Faecal anti-tissue transglutaminase IgA antibodies indicate a reaction of the immune system to the tissue transglutaminase enzyme produced by the body when gluten is ingested, leading to an autoimmune reaction that may destroy the intestinal lining or other tissues in the body.
Stool analysis for antibodies against gluten-related antigens may be a more sensitive assessment to gluten/immune reactions than serum antibody assessments. Positive faecal anti-tissue transglutaminase IgA (produced in situ by the intestinal mucosal) result from a specific immune reaction to gluten in the digestive tract, and may be present in the absence of similar antibodies in serum, especially in the absence of the typical coeliac disease-related damage to the intestinal tract (i.e., villous atrophy). This represents the immune/inflammatory response to gluten that may be ongoing without any apparent damage to the gut or without any elevated serum antibody titres. Intestinal gluten antibody assessments may be a more accurate method of detecting gluten intolerance reactions, and may reflect such immune reaction before, or in the absence of any traditional serum evaluations.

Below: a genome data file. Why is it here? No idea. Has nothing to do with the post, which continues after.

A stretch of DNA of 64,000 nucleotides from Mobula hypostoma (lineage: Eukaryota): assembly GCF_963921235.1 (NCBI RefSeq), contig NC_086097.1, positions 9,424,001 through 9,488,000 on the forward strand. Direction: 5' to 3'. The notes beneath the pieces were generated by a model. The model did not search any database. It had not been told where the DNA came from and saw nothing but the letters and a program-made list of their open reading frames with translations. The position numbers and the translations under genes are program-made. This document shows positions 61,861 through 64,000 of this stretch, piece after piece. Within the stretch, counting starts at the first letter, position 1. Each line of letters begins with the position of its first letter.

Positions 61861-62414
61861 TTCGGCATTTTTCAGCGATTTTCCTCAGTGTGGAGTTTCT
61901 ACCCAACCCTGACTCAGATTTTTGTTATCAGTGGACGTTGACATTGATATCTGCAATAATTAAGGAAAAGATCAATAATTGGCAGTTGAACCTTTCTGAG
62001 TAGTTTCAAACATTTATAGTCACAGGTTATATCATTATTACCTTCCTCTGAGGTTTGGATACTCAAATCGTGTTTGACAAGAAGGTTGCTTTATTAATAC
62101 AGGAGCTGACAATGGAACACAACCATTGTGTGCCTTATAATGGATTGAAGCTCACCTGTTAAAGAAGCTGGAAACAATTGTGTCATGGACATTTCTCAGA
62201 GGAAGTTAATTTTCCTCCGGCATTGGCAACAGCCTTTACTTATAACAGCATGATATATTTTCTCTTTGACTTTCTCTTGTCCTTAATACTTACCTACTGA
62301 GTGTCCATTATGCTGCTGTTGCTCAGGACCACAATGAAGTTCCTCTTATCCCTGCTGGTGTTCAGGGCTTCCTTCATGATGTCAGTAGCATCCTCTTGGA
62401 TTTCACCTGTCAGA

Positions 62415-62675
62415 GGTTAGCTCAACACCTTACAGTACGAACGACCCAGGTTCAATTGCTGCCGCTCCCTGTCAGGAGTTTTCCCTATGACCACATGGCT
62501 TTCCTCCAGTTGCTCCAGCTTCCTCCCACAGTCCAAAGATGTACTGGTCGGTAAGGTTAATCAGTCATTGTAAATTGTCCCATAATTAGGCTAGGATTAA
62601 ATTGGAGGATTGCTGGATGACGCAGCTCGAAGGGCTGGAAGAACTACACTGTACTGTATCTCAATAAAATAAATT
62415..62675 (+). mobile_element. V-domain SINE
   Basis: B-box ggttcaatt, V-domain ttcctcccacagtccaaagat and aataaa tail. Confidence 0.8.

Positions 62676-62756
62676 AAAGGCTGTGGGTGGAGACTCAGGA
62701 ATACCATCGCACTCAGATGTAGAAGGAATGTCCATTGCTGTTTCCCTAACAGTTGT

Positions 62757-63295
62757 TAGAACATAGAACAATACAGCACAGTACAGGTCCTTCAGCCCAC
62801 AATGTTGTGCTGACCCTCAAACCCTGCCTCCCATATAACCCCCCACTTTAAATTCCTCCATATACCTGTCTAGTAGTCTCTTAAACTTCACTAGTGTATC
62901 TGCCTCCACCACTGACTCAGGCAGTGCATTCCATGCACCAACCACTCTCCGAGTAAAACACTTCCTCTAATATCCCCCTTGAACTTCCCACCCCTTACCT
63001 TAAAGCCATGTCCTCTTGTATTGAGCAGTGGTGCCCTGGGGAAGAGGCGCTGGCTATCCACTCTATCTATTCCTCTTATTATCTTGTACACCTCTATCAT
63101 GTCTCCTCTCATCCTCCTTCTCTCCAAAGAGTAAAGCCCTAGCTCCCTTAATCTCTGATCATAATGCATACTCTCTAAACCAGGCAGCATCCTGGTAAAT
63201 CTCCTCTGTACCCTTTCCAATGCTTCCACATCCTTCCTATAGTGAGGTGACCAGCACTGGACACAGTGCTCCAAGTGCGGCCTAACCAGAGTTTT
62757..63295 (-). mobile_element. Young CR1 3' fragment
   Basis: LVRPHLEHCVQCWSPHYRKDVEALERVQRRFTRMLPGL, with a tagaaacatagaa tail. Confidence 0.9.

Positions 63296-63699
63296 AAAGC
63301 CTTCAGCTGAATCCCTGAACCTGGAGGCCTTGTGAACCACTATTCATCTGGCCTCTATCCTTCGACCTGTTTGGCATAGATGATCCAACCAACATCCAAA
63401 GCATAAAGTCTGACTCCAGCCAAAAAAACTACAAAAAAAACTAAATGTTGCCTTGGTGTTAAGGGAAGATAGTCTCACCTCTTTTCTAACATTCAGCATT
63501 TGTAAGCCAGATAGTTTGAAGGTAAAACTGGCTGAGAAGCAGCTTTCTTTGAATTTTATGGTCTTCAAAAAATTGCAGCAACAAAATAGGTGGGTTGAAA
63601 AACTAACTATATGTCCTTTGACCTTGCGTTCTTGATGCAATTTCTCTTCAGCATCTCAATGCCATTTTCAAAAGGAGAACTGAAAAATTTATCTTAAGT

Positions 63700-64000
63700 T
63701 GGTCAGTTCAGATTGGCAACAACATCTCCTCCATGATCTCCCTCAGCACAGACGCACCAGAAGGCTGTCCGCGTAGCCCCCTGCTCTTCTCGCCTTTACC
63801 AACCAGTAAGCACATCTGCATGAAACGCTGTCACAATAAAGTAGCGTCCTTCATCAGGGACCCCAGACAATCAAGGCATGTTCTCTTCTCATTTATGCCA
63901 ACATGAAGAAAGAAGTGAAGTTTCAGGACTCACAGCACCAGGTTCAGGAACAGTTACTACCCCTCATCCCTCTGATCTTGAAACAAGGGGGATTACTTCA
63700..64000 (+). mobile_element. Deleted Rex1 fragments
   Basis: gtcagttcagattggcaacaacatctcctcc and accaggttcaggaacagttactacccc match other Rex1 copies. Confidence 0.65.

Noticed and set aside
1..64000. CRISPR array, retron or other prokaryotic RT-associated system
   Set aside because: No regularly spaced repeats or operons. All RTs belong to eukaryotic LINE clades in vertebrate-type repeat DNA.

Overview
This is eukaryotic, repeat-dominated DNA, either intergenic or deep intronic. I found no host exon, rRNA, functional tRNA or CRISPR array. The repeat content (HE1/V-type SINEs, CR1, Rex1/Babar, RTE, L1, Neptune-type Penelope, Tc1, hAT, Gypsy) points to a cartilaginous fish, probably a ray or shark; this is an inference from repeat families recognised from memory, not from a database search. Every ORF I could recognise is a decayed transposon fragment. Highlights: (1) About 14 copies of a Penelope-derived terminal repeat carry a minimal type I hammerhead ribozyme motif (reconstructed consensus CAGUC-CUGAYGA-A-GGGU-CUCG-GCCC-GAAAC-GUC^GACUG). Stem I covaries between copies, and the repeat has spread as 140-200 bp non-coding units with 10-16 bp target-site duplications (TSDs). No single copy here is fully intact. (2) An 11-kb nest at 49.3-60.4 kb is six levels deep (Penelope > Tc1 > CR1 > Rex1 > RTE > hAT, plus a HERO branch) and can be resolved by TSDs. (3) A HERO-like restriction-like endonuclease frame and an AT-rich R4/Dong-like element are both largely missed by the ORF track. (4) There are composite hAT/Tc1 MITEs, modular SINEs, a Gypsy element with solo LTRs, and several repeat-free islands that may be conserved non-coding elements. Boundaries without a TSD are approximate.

- Food sensitivities
- Irritable Bowel Syndrome
- Eczema, Psoriasis
- Chronic Fatigue, Fibromyalgia